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Sunday, September 17
Sunday 11 a.m. Eucharist
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Thursday, September 21
Thursday 5:15 p.m. Evensong
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Sunday, September 24
Gospel for the Superfluous
Preacher: The Very Rev. Dr. Malcolm C. Young
Sunday 11 a.m. Sermon
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“So the last will be first and the first will be last” (Mt. 20).


Imagine yourself standing in the middle of a long line of people. Far ahead, out of sight on the other side of a hill lies the American dream. You seem pretty far back but it is scary how many people are behind you. Mostly they are people of color without college degrees.

In principle you wish them well, but you have waited a long time and worked many hours to get here. You don’t complain but you have been exposed to dangerous work conditions. Your body is worn out. Your pension was cut. There don’t seem to be any jobs these days and some of your friends have just given up trying.

Always on time, you don’t cut corners. You do your best. People like you made this country great. You faithfully followed the rules but you notice that up ahead others are cutting in line. Some made bad decisions before the 2008 financial crisis; others are immigrants and refugees. Through affirmative action programs the Federal Government is putting them ahead of you.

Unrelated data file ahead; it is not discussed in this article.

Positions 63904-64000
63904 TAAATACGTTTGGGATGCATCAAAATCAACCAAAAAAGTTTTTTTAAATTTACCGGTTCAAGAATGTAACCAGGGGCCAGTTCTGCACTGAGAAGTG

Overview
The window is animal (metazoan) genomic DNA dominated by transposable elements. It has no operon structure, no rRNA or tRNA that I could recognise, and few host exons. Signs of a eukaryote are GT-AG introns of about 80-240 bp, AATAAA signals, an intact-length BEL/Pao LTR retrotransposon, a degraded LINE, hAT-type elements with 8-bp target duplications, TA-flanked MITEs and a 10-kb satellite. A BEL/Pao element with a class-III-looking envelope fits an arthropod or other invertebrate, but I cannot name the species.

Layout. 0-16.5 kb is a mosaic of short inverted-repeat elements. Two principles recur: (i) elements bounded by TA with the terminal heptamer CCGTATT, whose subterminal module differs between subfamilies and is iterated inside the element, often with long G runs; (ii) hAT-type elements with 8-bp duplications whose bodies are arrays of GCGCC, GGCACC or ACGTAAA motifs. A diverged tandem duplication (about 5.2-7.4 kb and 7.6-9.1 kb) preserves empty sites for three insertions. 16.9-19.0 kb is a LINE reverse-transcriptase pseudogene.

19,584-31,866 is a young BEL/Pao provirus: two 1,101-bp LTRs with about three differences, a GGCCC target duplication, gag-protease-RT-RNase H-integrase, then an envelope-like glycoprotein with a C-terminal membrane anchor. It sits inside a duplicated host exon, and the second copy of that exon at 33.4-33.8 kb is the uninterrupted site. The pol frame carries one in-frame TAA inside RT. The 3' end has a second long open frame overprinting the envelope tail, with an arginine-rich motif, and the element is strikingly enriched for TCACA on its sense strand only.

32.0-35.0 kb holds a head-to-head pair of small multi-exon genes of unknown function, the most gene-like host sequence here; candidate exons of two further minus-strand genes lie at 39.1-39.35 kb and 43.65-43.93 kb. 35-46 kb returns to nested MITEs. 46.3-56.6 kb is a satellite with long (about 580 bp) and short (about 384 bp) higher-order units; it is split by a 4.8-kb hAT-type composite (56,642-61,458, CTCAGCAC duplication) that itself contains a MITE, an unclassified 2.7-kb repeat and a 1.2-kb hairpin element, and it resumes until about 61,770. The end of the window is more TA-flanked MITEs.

When the Berkeley sociologist Arlie Hochschild interviewed people in the Louisiana Tea Party she discovered that what united them was not so much a party platform or a set of policies but what she calls a deep story. A deep story helps to explain our feelings. In this case it is about honor, fear, shame, resentment and the relation between social groups. Her study subjects instantly recognized themselves in this story.[1]

The moral psychologist Jonathan Haidt writes that, “human nature is… intrinsically moralistic, critical and judgmental,” that, “an obsession with righteousness (leading to self-righteousness) is the normal human condition… a feature of our evolutionary design.”[2] He goes on to point out that we are not primarily rational creatures. Our moral intuitions come first. Then we make up a rational argument to justify these feelings.

You can test this yourself. Next time you read a newspaper or drive a car try noticing, “the little flashes of condemnation that flit through your consciousness.” We constantly, without effort, form moral judgments.[3] At this preconscious level we make sense of the world and the meaning of our lives. Furthermore this basic non-rationality leads us to be even more resistant to change than we realize.

In the face of our human nature Jesus confronts us with his own deep story about the realm of God. In Barbara Brown Taylor’s words he challenges, “the sacred assumption by which most of us live our lives, that the front of the line is the place to be, that the way to win God’s attention is to be the best person, the hardest worker, the first one into the vineyard in the morning and the last one to leave at night.”[4]

Jesus’ example could not be more familiar. Right now in Madera, Fulton, Turlock, Winters and thousands of towns across the West, Spanish-speaking day laborers stand around waiting to be hired. In this case the landowner, an oikodespote, literally a “house despot” hires workers at dawn agreeing to pay them one denarius.

He returns four times to hire more workers. At the end of the workday he lines them all up to be paid. The workers are astonished when the foreman starts with those who were hired last and then pays every one of the workers one denarius or a full day’s wage.

One of my favorite Geek words is gonguzo. It sounds like what it means, “to grumble.” Most of us feel sympathetic to their complaint. “You have made them equal to us who have borne the burden (the weight) of the day and the scorching heat” (Mt. 20). Being paid last only adds insult to injury.